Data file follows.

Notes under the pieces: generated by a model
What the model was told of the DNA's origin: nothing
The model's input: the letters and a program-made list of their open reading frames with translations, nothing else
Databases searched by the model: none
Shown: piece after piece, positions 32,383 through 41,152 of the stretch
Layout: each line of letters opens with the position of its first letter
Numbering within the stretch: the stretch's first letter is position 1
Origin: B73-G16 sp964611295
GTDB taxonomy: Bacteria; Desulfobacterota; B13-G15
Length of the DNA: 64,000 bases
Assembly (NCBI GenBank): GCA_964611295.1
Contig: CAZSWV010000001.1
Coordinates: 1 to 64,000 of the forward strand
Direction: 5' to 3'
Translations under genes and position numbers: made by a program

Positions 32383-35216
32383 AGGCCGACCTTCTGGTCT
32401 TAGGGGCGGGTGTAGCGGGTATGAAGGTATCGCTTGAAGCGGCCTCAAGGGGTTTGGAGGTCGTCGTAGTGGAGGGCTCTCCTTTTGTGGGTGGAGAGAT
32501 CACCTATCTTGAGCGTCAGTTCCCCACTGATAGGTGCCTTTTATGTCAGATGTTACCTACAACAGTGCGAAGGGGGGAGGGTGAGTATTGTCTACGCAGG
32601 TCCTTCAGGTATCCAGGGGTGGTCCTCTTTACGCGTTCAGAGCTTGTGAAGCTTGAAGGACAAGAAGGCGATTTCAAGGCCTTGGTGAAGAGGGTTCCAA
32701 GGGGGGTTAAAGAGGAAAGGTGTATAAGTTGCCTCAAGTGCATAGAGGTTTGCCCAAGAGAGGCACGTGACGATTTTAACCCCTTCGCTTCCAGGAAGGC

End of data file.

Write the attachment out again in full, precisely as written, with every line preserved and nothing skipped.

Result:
Notes under the pieces: generated by a model
What the model was told of the DNA's origin: nothing
The model's input: the letters and a program-made list of their open reading frames with translations, nothing else
Databases searched by the model: none
Shown: piece after piece, positions 32,383 through 41,152 of the stretch
Layout: each line of letters opens with the position of its first letter
Numbering within the stretch: the stretch's first letter is position 1
Origin: B73-G16 sp964611295
GTDB taxonomy: Bacteria; Desulfobacterota; B13-G15
Length of the DNA: 64,000 bases
Assembly (NCBI GenBank): GCA_964611295.1
Contig: CAZSWV010000001.1
Coordinates: 1 to 64,000 of the forward strand
Direction: 5' to 3'
Translations under genes and position numbers: made by a program

Positions 32383-35216
32383 AGGCCGACCTTCTGGTCT
32401 TAGGGGCGGGTGTAGCGGGTATGAAGGTATCGCTTGAAGCGGCCTCAAGGGGTTTGGAGGTCGTCGTAGTGGAGGGCTCTCCTTTTGTGGGTGGAGAGAT
32501 CACCTATCTTGAGCGTCAGTTCCCCACTGATAGGTGCCTTTTATGTCAGATGTTACCTACAACAGTGCGAAGGGGGGAGGGTGAGTATTGTCTACGCAGG
32601 TCCTTCAGGTATCCAGGGGTGGTCCTCTTTACGCGTTCAGAGCTTGTGAAGCTTGAAGGACAAGAAGGCGATTTCAAGGCCTTGGTGAAGAGGGTTCCAA
32701 GGGGGGTTAAAGAGGAAAGGTGTATAAGTTGCCTCAAGTGCATAGAGGTTTGCCCAAGAGAGGCACGTGACGATTTTAACCCCTTCGCTTCCAGGAAGGC